Washington (CNN)Barack Obama is going where no President has gone before -- to a federal jail.
His visit Thursday to El Reno Federal Correctional Institution in Oklahoma reflects a President who is willing to take unprecedented steps to highlight the issues he cares about -- in this case, criminal justice reform -- during his final years in office.
Like he said during an impromptu jaunt to Starbucks last summer, it's clear that once again "the bear is loose" -- a sign that Obama is relishing the fourth quarter of his presidency that has allowed him to be less cautious and instead more freewheeling and authentic. That demeanor that has been on display multiple times in the last month, from singing "Amazing Grace" at the Charleston funeral to his decision to use the N-word during a podcast interview.
During a White house press conference on Wednesday, Obama took his critics head on, addressing criticism after criticism leveled against the Iran deal he signed off on this week, rejecting each attack on what will very likely be the capstone to his foreign policy legacy.
"I just want to make sure that we're not leaving any stones unturned here," Obama said Wednesday as he invited more questions on the Iran deal. "I really am enjoying this Iran debate."
On Wednesday he pointed out his press secretary was likely "getting a little stressed here" as he went on taking questions.
The Iran deal is the latest opportunity Obama has had to lay into his critics and make an ardent pitch on an issue he is fiercely devoted to -- in ways he has also done on race issues, gun control and even the fight against ISIS.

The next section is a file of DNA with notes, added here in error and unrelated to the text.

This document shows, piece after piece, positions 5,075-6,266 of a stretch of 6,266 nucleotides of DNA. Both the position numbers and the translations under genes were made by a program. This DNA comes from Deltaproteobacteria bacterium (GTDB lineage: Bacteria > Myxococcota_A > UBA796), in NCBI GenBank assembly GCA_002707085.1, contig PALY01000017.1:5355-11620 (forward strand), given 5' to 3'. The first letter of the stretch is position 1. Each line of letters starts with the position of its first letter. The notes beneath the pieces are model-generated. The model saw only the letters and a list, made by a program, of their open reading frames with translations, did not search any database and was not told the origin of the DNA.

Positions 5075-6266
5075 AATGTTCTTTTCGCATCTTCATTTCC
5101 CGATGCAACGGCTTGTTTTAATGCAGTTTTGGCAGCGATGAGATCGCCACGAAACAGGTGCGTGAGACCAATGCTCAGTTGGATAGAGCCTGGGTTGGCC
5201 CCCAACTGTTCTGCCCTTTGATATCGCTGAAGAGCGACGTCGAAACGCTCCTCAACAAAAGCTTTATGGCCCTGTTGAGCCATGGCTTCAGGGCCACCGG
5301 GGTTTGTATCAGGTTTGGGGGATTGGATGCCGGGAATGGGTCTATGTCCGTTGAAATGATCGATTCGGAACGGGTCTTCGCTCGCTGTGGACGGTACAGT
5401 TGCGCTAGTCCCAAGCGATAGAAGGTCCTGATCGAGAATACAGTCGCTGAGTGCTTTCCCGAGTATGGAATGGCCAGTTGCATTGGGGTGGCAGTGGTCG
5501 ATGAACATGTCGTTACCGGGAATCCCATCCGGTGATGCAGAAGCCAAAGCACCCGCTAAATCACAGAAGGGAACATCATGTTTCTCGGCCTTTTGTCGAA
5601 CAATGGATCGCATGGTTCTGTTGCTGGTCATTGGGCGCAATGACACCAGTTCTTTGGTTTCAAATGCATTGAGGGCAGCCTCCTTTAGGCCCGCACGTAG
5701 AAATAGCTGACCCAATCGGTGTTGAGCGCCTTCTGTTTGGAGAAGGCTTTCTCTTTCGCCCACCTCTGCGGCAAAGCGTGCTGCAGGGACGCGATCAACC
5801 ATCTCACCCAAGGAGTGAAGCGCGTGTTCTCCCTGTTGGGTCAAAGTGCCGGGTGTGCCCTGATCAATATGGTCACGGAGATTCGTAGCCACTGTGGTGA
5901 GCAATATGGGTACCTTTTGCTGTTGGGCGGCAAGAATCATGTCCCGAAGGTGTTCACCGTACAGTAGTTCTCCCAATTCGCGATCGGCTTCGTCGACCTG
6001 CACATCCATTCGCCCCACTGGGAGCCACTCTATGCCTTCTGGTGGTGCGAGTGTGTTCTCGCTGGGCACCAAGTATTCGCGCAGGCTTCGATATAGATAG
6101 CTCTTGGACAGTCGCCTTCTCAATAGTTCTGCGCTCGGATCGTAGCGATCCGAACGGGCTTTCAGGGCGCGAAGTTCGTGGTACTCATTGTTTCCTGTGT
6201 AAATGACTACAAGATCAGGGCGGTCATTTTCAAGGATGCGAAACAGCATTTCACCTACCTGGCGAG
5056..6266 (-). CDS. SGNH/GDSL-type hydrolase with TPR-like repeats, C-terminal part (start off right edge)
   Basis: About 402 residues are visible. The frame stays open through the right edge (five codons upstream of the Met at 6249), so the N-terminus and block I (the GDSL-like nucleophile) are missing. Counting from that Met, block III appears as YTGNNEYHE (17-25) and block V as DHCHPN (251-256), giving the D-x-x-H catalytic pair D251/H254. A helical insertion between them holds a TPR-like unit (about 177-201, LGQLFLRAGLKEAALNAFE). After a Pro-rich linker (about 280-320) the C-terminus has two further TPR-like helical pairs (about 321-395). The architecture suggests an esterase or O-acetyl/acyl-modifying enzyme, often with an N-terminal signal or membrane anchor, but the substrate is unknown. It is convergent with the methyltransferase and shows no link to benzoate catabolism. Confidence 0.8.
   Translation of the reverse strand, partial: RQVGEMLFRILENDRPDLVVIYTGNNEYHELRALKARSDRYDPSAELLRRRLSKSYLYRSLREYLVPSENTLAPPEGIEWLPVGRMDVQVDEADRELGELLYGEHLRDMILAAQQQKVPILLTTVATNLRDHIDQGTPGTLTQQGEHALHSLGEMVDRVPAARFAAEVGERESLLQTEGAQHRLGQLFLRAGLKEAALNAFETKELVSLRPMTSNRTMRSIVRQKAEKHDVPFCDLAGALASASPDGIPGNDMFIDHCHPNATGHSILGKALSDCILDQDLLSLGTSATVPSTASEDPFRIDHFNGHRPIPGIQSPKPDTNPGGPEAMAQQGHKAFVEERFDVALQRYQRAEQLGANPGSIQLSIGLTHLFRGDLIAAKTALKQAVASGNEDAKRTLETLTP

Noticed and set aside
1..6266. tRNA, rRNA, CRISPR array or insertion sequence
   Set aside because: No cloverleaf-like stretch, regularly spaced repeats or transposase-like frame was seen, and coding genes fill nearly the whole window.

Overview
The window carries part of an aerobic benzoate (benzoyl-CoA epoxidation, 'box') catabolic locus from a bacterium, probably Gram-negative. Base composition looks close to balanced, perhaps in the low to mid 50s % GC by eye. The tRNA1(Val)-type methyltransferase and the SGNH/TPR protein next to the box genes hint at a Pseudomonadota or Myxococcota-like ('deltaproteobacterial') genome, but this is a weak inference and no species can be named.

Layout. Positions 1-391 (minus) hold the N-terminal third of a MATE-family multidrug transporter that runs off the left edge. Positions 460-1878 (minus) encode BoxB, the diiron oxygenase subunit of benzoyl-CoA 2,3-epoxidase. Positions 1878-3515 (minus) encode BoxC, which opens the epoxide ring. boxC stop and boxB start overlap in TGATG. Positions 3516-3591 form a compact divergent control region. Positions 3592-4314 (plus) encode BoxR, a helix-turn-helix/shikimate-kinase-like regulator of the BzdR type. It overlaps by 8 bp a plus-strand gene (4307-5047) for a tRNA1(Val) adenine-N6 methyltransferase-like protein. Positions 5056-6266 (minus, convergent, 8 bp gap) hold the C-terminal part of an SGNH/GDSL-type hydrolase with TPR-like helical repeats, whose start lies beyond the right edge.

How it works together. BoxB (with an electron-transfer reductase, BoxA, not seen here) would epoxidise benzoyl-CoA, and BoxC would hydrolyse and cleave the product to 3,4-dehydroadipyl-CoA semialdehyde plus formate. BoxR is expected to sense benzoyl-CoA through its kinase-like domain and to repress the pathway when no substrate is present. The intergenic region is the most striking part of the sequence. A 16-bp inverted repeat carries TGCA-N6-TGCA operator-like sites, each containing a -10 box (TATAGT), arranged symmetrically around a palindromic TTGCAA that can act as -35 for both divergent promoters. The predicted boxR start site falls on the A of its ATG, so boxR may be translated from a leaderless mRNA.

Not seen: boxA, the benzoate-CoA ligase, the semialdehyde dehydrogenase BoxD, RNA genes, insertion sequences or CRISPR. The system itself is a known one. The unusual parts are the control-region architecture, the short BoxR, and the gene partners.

"You know what, I will take a question," Obama said after remarks on the latter topic, before taking two questions.
The deal now in Obama's hands is the result of a nearly two-year negotiations haul and an effort to engage Iran that has spanned his entire presidency -- and he can finally play it up in definite terms. And though the deal faces stiff opposition from Republicans -- and some Democrats -- in Congress, it's unlikely lawmakers will be able to muster the veto-proof majority needed to derail the multinational agreement.
In the process, he even laid into a veteran White House reporter who asked why he was "content with all the fanfare around this deal" given that four Americans still languish in Iranian prisons.
"The notion that I am content as I celebrate with American citizens languishing in Iranian jails, Major, that's nonsense, and you should know better," Obama said, scolding CBS White House Correspondent Major Garrett. "I've met with the families of some of those folks. Nobody's content."
Feeling content and confident after addressing the slew of questions on Iran, Obama carried his "loose" attitude into a question on a totally different topic: Bill Cosby.
He could have avoided the question on a controversial, hot-button topic that would pull some news coverage of the press conference away from his larger pitch on Iran.
But he didn't. Instead he answered the question of whether he would revoke Cosby's Medal of Freedom, and went a step further.
After noting that there is no "mechanism" for revoking the honor from Cosby and after noting that he tends "to make it a policy not to comment on the specifics of an ongoing case," Obama made a point about the Cosby case and rape.
"I'll say this. If you give a woman, or a man, for that matter, without his or her knowledge, a drug and then have sex with that person without consent, that's rape, and I think this country, any civilized country, should have no tolerance for rape," Obama said.
And as Obama prepared to ditch the podium shortly thereafter, Obama made it clear he'll be back -- and the American public should expect more of the same.
"I promise you, I will address this again, all right?" Obama said as he moved away from the podium.
But then, he leaned back into the microphone with a grin.
"I suspect this is not the last that we've heard of this debate," he said.